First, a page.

The foundation of a limited liability company creates a new legal entity, which can create rights in its own name as well as possess assets or real estate. The entity has its own rights and duties under German law and must bear its own name. The GmbH is the legal form most chosen by foreign companies, due to the flexibility it offers in conducting business.


Compared with a public limited company (AG), a limited liability company (GmbH) is subject to less severe regulations in some ways. Formation is less formal and is therefore simpler and cheaper. A one-person limited liability company is admissible, too. Articles can basically be drafted at will and the law on limited liability companies offers greater flexibility than the law governing public limited companies. There is no requirement for a minimum or maximum number of proprietors. It is even possible to form a one-person limited liability company. The founders of a limited liability company can be individuals and legal entities. A limited liability company can pursue practically any legally admissible aims.

The establishment of a GmbH requires three main steps: First, the drafting of the relevant documents and corresponding preliminary actions; second, the certification by a public notary; and third, the commercial registration and its respective publication.

  1. Name of the company

Prior to the drafting of the founding documents the name of the company has to be agreed upon. It has to clearly distinguish the GmbH from other businesses in the same location and may not be misleading. The appendix “GmbH” – as reference to the limited liability of the company – is a necessary element. The company’s name is a mandatory element of the Articles of Association. Hence, conducting a name clearance is advised before the drafting of the following contracts.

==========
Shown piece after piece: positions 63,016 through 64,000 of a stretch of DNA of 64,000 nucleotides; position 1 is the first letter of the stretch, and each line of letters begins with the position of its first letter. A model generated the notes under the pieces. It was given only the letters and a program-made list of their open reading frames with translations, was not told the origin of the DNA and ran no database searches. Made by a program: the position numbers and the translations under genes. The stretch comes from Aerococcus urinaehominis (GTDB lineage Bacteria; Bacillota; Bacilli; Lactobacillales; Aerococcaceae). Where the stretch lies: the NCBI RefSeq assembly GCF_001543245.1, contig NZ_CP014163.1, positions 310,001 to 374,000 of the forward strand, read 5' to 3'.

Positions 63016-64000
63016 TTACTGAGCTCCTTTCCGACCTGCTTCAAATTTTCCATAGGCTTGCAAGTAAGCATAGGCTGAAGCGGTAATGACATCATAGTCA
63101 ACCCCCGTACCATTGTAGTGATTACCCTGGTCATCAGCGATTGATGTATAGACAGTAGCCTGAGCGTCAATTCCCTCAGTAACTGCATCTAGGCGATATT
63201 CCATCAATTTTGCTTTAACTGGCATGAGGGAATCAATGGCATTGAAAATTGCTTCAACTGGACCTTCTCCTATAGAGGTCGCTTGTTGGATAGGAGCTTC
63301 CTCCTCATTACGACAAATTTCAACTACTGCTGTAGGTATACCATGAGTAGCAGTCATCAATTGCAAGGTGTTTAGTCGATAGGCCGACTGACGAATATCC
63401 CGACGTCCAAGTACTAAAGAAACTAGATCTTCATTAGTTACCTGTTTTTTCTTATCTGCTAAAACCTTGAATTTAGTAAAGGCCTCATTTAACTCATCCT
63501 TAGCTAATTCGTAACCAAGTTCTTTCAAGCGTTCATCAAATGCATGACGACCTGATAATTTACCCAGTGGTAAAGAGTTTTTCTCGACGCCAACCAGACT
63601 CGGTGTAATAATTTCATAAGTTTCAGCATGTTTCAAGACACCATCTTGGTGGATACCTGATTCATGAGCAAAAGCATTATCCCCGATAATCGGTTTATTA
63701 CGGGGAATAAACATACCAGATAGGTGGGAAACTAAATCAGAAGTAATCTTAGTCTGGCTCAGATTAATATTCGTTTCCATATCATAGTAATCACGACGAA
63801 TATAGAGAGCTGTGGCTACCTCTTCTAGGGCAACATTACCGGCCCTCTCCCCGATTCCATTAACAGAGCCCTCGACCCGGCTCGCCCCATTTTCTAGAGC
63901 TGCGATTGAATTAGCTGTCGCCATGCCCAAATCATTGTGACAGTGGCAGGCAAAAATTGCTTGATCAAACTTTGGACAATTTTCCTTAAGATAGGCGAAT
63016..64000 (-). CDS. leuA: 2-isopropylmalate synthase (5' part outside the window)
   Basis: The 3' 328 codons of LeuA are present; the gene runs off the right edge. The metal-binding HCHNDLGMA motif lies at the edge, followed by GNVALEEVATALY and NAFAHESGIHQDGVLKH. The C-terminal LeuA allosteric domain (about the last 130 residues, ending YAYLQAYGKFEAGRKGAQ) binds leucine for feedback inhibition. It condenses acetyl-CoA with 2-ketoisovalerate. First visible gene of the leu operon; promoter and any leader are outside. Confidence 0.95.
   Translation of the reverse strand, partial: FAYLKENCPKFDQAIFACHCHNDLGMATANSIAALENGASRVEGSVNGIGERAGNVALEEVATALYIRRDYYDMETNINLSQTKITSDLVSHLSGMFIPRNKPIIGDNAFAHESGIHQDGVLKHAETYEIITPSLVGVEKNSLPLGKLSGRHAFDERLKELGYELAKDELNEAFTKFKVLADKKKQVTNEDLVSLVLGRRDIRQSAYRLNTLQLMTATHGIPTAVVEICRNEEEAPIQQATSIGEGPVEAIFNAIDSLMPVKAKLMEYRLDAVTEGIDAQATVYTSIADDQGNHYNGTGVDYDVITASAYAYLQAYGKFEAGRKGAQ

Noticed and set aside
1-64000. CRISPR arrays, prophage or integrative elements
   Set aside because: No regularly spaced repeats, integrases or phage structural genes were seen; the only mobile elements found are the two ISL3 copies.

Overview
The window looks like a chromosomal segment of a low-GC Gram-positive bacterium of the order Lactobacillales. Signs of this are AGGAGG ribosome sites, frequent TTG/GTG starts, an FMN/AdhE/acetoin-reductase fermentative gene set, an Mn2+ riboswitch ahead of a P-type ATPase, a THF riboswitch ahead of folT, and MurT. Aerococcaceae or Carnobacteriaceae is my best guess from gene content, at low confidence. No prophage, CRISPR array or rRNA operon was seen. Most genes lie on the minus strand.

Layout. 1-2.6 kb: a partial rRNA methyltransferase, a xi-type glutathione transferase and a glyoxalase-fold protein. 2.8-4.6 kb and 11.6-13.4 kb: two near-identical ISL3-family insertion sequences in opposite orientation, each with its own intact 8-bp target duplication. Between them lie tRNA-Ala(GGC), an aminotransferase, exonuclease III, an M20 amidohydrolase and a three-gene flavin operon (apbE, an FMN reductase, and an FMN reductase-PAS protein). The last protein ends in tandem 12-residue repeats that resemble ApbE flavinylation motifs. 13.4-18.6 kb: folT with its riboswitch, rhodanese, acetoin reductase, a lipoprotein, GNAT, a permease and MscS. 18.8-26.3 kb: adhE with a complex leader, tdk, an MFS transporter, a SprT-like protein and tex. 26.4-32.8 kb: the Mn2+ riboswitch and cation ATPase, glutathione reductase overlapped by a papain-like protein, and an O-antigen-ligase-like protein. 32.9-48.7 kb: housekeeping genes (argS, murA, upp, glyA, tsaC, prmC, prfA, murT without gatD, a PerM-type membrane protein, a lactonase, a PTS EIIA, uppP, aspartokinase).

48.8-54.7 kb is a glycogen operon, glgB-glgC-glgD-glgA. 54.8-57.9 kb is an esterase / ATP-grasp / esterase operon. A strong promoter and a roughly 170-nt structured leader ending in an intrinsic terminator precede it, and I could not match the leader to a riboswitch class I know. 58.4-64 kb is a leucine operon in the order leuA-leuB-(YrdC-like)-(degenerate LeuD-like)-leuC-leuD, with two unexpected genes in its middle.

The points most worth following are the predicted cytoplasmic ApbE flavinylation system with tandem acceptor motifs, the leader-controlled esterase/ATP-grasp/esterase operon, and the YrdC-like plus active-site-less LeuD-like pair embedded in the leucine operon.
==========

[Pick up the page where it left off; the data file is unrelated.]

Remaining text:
1. Company seat


The company seat also has to be specified in the Articles of Association. A rental agreement should be taken care of in advance. Since the laws governing the GmbH are federal laws, the location of the registered office does not affect the rules governing the company.


  1. Articles of Association (Gesellschaftsvertrag)


The company may only be founded on the basis of a written contract by all shareholders specifying the following mandatory points:

-           Name of the company

-           Purpose of the company

-           Company’s seat

-           Amount of share capital (Original contribution, Stammeinlage)

-           The sum to be paid by each shareholder towards the share capital

The remaining optional points of agreement can be customized to the needs of the company. The contract usually contains provisions defining the rights and obligations of the general meeting of the shareholders (Gesellschafterversammlung) as executive body of the company in addition to statutory rights and obligations. A supervisory board can be appointed but is not necessary. The only time a supervisory board is mandatory by law is when a limited liability company is subject to co-determination with its workforce (mandatory supervisory board), and also when capital investment companies or non-profit flat construction companies are operated in the form of a limited liability company.

A list of all shareholders has to be compiled, containing the names, dates of birth, residence, contribution to the share capital and signatures of each shareholder.


  1. Managing Directors

The shareholders of the company have to appoint at least one managing director to represent the company in and out of court. The appointment can already be provided for in the Articles of Association. He or she has to be an individual, but not necessarily a German citizen. If the shareholders appoint a Non-EU citizen as managing director, the respective residence and work permits have to be obtained. The management authority can only be restricted internally. Vis-à-vis third parties the managing director’s power of representation can not be restricted. Managing directors are to submit a written statement that no circumstances (e.g. bankruptcy offences) prevail which could impair their appointment.